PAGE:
Next I finished off the rest of the legs. First turn the fabric right-side out, which hopefully you left enough of a gap for. Next you will want to snip a tiny hole in the side of the hip where you want it to attach to the "pelvis" and thread the leg wire out through it. Bend the wire inside the leg at a right angle so it sticks directly out of the hole.

The second picture is an example of what the leg will look like after it's stuffed. Stuff fairly firmly from the gap in the seam. Tip: roll a bit of stuffing into a dense ball, then grab it with your pliers. Insert the pliers into the hole and release the stuffing inside. This is a very effective way to stuff small firm pieces. When you're almost done, start sewing up the gap with an invisible stitch. Stuff the last little bit and finish off the seam.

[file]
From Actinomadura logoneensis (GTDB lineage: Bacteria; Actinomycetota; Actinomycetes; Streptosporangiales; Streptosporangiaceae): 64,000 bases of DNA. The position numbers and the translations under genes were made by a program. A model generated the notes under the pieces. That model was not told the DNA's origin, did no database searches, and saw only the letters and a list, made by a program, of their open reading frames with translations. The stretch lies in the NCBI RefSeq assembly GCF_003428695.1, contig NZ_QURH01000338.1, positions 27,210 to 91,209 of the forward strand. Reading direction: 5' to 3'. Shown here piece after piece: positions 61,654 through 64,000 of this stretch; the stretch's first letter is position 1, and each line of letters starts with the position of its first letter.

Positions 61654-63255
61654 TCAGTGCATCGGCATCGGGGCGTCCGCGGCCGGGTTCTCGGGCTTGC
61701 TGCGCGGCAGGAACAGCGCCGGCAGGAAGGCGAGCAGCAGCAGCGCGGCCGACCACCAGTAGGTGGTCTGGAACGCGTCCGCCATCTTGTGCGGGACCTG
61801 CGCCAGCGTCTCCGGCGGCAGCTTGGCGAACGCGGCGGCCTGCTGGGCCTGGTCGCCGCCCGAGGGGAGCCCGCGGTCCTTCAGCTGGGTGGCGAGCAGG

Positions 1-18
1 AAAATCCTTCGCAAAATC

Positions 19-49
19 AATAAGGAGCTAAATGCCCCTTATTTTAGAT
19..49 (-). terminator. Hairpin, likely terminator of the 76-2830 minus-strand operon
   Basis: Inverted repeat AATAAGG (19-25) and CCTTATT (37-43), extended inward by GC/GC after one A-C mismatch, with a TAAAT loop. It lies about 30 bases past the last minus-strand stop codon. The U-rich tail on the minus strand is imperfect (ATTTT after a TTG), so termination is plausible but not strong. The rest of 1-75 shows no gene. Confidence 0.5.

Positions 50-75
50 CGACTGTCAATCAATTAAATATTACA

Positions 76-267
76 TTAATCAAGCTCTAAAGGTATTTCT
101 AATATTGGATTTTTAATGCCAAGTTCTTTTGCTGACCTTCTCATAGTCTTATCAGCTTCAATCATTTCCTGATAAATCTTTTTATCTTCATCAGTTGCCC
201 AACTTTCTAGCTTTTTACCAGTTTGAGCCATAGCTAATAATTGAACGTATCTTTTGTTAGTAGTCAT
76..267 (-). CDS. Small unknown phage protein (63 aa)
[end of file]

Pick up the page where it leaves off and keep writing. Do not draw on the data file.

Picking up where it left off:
Don't worry too much about the seam since most cloth-and-clays are fully clothed. If it is going to be seen however, take extra care to make it pretty.

For the arms, I use an invisible stitch all the way down the length of the open seam, stuffing it as I go until I have a solid tube. Seal off the end of the tube with a blanket stitch, tightly sandwiching the wire.

The arms are the first thing that will be attached to the body. Pin the two halves of the split piece together for now. Layer the two body pieces, right sides together, on top of each other.

Here's the fun part. Insert the arms from the inside and line them up with the shoulders, then pin in place. (Drawing needs to be added here for clarification). The wires should stick right outwards and the arms should cross between the body pieces. Sew the arms to the shoulders and a little bit above them, leaving a hole for the neck. Next, open up the pinned vertical seam and thread the arms through the slit before pinning it back up to the best of your abilities. Pin around the edges of the two body pieces and sew. The arms should stick out the open seam and you should be able to remove the pin and turn the whole thing right-side out.